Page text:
Following Jesus in a secular or pluralistic context can feel a little bit like getting stuck in adolescence. The faithful can become paralyzed by self-awareness and often feel out of place. But according to author Ken Wytsma, this weirdness is actually quite normal. When a messy life collides with a mysterious God, should we expect anything less?
Wytsma is president of Kilns College, founder of The Justice Conference, and author of The Grand Paradox: The Messiness of Life, the Mystery of God, and the Necessity of Faith. In his new book, he argues that faith embraces the paradoxes in Scripture and the tensions of a life lived in faith.
RNS: You say that following Jesus is awkward and is supposed to be. Explain.
KW: The very nature of faith is tension filled. Walking by faith is foggy, unclear, and rarely comes with a sense of what the outcomes are. Just think of a time when you closed your eyes or were blindfolded, needed someone to steer you, and were groping with your arms for any wall or door jam that would tell you where you were. We don’t like tension so we look for ways to relieve it. Choosing faith, however, is choosing to stand in the tension and wait for God to be the resolution to the awkwardness we feel.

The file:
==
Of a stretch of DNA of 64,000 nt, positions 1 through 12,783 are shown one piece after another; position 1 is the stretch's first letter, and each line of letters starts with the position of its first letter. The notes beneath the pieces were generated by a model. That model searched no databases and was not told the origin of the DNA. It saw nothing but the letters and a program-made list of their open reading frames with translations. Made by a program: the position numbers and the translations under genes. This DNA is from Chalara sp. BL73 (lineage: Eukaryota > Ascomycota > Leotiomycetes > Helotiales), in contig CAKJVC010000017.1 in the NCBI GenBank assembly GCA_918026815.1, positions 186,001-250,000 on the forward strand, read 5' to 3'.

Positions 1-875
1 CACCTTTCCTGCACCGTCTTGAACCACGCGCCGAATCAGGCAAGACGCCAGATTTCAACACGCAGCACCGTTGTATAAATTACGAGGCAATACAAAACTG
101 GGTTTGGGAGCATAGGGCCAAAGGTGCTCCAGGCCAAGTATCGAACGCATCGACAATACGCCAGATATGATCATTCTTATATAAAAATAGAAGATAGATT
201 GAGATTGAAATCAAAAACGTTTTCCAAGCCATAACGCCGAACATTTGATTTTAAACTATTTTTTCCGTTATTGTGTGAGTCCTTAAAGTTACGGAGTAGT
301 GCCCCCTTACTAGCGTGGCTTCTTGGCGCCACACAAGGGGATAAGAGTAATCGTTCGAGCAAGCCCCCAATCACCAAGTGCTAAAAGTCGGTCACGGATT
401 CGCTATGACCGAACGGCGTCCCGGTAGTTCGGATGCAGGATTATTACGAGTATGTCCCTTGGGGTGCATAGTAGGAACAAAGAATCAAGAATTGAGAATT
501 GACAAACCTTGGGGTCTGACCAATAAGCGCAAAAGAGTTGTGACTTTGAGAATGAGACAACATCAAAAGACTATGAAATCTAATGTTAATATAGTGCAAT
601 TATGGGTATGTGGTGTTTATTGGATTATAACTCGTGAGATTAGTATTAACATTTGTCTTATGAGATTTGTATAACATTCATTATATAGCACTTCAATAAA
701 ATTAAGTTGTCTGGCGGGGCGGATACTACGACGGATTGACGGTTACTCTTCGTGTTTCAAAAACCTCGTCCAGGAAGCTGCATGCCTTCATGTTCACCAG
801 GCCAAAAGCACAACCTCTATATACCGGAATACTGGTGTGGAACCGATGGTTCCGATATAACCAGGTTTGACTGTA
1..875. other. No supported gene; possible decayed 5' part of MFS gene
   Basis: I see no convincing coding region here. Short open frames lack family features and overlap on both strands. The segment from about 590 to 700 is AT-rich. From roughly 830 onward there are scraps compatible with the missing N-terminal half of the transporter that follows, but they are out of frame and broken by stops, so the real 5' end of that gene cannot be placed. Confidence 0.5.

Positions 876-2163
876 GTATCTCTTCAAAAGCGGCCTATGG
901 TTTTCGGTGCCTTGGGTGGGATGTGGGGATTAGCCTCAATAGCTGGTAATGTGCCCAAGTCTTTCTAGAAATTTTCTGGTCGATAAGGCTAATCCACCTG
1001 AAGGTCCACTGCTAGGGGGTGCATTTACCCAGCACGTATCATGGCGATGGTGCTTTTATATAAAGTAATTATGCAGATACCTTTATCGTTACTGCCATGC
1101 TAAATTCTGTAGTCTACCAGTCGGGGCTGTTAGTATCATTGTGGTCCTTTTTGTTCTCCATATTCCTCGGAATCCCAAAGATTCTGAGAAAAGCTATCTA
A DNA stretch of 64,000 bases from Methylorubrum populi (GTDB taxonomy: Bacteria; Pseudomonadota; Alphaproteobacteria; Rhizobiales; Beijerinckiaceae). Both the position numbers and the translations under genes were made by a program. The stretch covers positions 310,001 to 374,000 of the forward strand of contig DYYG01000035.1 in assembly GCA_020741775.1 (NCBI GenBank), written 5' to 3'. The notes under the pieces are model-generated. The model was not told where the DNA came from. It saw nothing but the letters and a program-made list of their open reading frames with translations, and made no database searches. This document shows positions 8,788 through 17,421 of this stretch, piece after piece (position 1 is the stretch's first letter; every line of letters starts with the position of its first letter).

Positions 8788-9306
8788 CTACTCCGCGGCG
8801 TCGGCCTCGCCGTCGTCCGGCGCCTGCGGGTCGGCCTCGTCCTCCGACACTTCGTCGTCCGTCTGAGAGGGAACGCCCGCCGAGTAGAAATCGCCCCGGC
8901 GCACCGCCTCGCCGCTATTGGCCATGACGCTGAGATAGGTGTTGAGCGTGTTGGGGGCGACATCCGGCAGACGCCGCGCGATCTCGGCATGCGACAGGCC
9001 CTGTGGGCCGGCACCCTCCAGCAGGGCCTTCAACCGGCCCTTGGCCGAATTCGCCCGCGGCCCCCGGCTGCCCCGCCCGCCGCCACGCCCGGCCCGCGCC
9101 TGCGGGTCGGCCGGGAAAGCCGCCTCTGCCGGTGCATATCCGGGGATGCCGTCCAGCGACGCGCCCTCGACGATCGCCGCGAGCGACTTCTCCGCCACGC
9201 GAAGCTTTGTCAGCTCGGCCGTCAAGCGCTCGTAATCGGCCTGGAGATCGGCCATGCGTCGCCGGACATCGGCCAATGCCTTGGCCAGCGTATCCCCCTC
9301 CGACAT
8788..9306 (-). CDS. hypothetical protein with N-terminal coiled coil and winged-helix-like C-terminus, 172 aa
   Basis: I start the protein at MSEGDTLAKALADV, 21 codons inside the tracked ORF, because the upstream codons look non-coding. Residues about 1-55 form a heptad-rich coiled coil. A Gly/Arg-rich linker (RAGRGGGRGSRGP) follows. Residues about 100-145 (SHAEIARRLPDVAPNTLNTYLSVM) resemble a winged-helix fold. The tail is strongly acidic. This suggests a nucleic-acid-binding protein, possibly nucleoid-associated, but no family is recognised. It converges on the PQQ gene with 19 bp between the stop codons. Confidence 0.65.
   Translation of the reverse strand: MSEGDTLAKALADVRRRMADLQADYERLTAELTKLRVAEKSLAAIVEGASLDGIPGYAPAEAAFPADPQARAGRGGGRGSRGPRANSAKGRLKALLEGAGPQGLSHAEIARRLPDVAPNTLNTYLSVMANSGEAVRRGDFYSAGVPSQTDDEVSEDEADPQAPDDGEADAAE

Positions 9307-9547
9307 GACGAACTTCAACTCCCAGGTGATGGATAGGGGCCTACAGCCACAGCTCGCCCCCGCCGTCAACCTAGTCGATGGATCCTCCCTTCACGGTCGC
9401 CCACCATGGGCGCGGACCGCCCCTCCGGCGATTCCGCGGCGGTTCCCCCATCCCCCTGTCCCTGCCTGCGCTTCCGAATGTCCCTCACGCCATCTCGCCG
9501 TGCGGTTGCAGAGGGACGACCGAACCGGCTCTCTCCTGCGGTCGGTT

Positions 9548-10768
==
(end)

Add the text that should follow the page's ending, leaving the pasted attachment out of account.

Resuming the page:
RNS: How are God’s ways “contradictory?” Doesn’t this create a hurdle for those who see faith as rational and logical?